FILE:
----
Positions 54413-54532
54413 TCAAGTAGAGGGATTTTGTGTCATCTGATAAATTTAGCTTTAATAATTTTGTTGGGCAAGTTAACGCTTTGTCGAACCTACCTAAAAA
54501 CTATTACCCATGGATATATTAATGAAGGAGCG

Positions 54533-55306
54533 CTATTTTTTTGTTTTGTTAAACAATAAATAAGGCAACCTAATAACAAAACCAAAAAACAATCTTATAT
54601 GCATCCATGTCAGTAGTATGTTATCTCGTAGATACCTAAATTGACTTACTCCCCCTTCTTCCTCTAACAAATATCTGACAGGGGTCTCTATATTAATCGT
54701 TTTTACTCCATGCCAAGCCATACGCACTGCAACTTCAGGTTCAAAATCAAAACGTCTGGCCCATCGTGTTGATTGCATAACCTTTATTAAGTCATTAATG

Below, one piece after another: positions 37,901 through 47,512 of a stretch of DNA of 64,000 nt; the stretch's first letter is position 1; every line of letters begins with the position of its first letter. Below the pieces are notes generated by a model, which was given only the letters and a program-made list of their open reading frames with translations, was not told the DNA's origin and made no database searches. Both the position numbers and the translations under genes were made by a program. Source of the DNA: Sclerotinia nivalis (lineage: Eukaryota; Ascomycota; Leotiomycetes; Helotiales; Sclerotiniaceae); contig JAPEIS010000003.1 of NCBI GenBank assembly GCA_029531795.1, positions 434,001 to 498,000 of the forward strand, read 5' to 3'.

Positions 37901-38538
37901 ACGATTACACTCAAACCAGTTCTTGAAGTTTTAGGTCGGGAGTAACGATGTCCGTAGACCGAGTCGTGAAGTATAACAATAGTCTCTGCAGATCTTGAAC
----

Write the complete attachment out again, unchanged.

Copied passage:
Positions 54413-54532
54413 TCAAGTAGAGGGATTTTGTGTCATCTGATAAATTTAGCTTTAATAATTTTGTTGGGCAAGTTAACGCTTTGTCGAACCTACCTAAAAA
54501 CTATTACCCATGGATATATTAATGAAGGAGCG

Positions 54533-55306
54533 CTATTTTTTTGTTTTGTTAAACAATAAATAAGGCAACCTAATAACAAAACCAAAAAACAATCTTATAT
54601 GCATCCATGTCAGTAGTATGTTATCTCGTAGATACCTAAATTGACTTACTCCCCCTTCTTCCTCTAACAAATATCTGACAGGGGTCTCTATATTAATCGT
54701 TTTTACTCCATGCCAAGCCATACGCACTGCAACTTCAGGTTCAAAATCAAAACGTCTGGCCCATCGTGTTGATTGCATAACCTTTATTAAGTCATTAATG

Below, one piece after another: positions 37,901 through 47,512 of a stretch of DNA of 64,000 nt; the stretch's first letter is position 1; every line of letters begins with the position of its first letter. Below the pieces are notes generated by a model, which was given only the letters and a program-made list of their open reading frames with translations, was not told the DNA's origin and made no database searches. Both the position numbers and the translations under genes were made by a program. Source of the DNA: Sclerotinia nivalis (lineage: Eukaryota; Ascomycota; Leotiomycetes; Helotiales; Sclerotiniaceae); contig JAPEIS010000003.1 of NCBI GenBank assembly GCA_029531795.1, positions 434,001 to 498,000 of the forward strand, read 5' to 3'.

Positions 37901-38538
37901 ACGATTACACTCAAACCAGTTCTTGAAGTTTTAGGTCGGGAGTAACGATGTCCGTAGACCGAGTCGTGAAGTATAACAATAGTCTCTGCAGATCTTGAAC